Another thing, I always use coolant rather than water. It costs a little more but a lot more advantages. Water has contaminants that may lead to blockages and corrosion. Coolant also lubricates your water pump. A good radiator also helps.

    I personally prefer to run fluid line through the radiator first and then back through auxiliary transmission cooler. I've seen small air deflectors used to push air over and/or coolers in some instances where space is an issue. Don't have it too low so that you run the risk off loosing it due to road clearance issues. Last thing you want to do is grenade your transmission due to heat buildup and heat will kill them eventually. I've never been a fan of just a stand alone transmission cooler in isolation.

    As I'm building a stout 383 with a similar 700R and stall convertor in my '46 Olds, I'm also running a deep pan but don't forget to match the pan with the correct pickup that sits down where it should near the base of the pan, a lot of additional fluid to cool.

    Normal transmission range is between 180F- 250F with pan temperature @ 60mph being 180F. Any more that 20mins @300F and you could need some repairs. When towing a load the temp can easily rise to 250F.

    Good fluid is pink, red means used, Brown or with a red tint means too long. heatchrt.jpg
     
  10. Remember the legendary GM Hydramatic; built from the late 40s thru the early 60s, powered the nation, did not have the super efficient lock-up torque converters of today's creampuffs rather had an always slipping fluid coupling, a not too efficient heat transferring case of cast iron, was originally designed fro military tanks (although those had a cooling coil in the pan of the tranny) and had zero cooling provisions. At least the PowerGlide trannys on low powered cars had vented bell housings and the torque converters had air cooling baffles welded to it. The vast majority of cars don't need much tranny cooling, they need the radiator connection to warm them to operating temps as discussed previously in this thread. A serious cooler is only needed in high output situations; towing, hill climbing, long races.
    On my '53 Chevy pickup running a warm 235 six and 200R4 OD tranny I use an auxiliary 10" radiator with a thermostatically controlled cooling fan and fluid bypass thermostat. The fluid bypasses the radiator most of the time and the fan rarely if ever comes on.
     
  11. Sweet & Low
    Joined: Feb 13, 2014
    Posts: 289

    Sweet & Low
    Member

    Thanks Much for the info guy's. Looks like I'll be shopping for a trans cooler to add to the radiator return line as a combo system.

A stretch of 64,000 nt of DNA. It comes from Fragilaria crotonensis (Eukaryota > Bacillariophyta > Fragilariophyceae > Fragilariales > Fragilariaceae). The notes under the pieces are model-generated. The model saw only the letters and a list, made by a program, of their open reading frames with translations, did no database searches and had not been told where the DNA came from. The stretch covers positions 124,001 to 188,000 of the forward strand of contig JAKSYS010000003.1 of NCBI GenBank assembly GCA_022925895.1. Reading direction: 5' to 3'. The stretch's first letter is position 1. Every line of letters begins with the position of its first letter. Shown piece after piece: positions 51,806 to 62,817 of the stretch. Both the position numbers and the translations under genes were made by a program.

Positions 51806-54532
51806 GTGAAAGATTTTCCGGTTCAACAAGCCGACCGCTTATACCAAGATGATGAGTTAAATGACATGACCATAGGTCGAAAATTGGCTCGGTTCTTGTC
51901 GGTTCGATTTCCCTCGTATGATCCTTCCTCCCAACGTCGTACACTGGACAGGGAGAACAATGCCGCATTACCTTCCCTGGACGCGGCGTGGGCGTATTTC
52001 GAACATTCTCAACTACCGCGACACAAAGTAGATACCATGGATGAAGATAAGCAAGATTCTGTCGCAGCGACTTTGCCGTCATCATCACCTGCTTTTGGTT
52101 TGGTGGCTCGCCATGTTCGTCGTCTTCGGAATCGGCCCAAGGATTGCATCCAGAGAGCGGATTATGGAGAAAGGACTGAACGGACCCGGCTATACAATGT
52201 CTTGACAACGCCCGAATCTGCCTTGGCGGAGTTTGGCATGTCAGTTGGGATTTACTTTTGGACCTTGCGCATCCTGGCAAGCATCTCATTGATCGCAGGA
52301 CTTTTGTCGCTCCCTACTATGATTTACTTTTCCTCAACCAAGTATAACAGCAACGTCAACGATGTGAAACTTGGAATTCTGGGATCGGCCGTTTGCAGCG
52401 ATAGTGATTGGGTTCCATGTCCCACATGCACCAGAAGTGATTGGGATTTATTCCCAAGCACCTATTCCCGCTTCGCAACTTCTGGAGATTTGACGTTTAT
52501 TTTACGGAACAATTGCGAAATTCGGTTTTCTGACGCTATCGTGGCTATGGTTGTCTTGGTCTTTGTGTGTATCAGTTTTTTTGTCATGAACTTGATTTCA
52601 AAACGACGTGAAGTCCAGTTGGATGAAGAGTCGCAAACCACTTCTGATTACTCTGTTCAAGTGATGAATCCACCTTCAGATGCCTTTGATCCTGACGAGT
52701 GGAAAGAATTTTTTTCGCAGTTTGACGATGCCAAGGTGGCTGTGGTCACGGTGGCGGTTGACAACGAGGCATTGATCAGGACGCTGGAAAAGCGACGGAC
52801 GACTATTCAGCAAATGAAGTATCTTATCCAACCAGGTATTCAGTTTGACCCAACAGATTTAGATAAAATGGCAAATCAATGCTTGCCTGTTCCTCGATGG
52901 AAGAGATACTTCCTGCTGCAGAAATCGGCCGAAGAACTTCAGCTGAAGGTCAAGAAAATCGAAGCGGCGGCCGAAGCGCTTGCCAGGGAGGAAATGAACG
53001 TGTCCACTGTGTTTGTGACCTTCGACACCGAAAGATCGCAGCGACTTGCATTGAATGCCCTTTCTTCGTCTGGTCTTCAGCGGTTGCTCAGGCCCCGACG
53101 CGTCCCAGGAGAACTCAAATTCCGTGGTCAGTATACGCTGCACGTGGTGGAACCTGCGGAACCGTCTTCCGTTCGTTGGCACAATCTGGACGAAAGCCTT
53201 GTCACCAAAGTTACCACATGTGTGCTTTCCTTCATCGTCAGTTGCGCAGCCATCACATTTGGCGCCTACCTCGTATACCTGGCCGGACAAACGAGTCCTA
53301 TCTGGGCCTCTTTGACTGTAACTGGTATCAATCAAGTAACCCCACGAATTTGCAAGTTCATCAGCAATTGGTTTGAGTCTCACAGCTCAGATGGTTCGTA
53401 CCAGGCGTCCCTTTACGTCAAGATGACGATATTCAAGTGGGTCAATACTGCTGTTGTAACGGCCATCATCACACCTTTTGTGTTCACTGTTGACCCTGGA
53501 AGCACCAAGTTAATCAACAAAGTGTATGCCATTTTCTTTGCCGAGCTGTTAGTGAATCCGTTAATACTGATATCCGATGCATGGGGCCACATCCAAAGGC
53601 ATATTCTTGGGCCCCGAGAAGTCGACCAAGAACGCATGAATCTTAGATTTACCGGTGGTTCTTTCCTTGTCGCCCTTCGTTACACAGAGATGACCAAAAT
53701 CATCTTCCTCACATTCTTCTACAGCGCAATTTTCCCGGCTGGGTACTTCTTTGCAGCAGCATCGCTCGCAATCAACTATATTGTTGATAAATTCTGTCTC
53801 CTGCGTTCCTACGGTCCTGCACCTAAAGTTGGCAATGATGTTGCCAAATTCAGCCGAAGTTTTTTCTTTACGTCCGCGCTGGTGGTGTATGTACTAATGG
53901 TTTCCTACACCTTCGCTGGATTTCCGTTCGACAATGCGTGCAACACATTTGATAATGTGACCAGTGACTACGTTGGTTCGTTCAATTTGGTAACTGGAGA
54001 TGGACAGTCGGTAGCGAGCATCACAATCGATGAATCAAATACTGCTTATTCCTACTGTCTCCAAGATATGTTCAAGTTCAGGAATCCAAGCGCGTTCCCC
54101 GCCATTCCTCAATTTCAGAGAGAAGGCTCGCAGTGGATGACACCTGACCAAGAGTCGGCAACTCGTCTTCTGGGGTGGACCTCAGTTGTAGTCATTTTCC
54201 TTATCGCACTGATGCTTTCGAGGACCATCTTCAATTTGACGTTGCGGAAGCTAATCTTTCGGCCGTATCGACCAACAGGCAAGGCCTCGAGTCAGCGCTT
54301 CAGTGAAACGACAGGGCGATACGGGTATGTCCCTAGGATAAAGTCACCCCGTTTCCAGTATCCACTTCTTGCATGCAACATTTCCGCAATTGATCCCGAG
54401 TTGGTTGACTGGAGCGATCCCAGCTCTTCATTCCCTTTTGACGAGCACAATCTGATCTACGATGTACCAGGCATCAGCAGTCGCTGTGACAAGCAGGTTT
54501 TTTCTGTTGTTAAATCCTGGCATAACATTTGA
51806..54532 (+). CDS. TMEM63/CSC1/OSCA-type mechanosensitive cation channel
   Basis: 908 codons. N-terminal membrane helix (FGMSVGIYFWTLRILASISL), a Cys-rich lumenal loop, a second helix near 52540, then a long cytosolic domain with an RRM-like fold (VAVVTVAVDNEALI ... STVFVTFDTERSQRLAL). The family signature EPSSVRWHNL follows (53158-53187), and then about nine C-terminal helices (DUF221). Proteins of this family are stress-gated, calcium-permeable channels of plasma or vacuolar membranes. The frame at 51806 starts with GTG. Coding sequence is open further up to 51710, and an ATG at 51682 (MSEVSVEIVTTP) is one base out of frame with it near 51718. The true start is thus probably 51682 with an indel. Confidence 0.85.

12. Where it really becomes a problem cooling wise is in a tow vehicle. I think that factory they use the aux cooler in conjunction with the radiator. I got an idea that the aux cooler is for when you're towing and they use the radiator to regulate it.

    @mcsfabrication mentioned the problem with the salamander in the rad tank. I had one rupture on an off road vehicle when I was in Mexico. Cost me the rad repair and a complete rebuild on the tranny. We didn't hook back up to the rad and went with an external cooler. I think that one that gets jolted and jostled around a lot is probably more prone to breakage than one that we drive on the street.

    There are two schools of thought on the external trans cooler, both have merit and you just need to decide which one will work for you. One is that the transmission brings coolent temps up if you run it through the radiator. The other is that your tranny will remain at a constant temp if you use the radiator. Both consider that yes your transmission needs to be cooled.
     
  13. LM14
    Joined: Dec 18, 2009
    Posts: 1,937

    LM14
    Member Emeritus
    from Iowa

    I've been asking this same question and a few others about trans coolers to local shops and on a couple other web groups. Here's what I decided to do.

    Running the cooler in the bottom of my Walker Cobra radiator, period. If it runs hot I can always add another cooler in series pretty easily.

    I ended up using 5/16 hard line except about 9" or Fragola PTFE braided and coated line for a flex section. Still needs some clamps and hangers but I have it roughed in now. Everything is still finger tight right now.

    SPark

    cooler1.jpg cooler2.png cooler3.png cooler4.png cooler5.png cooler6.png cooler7.png
     
  14. 28 Ford PU
    Joined: Jan 9, 2015
    Posts: 456

    28 Ford PU
    Member
    from Upstate NY

    I'm running a 28 ford PU with fenders. I mounted one of those small trans coolers up under the splash apron where you have tons of air flow.


    Sent from my iPad using H.A.M.B.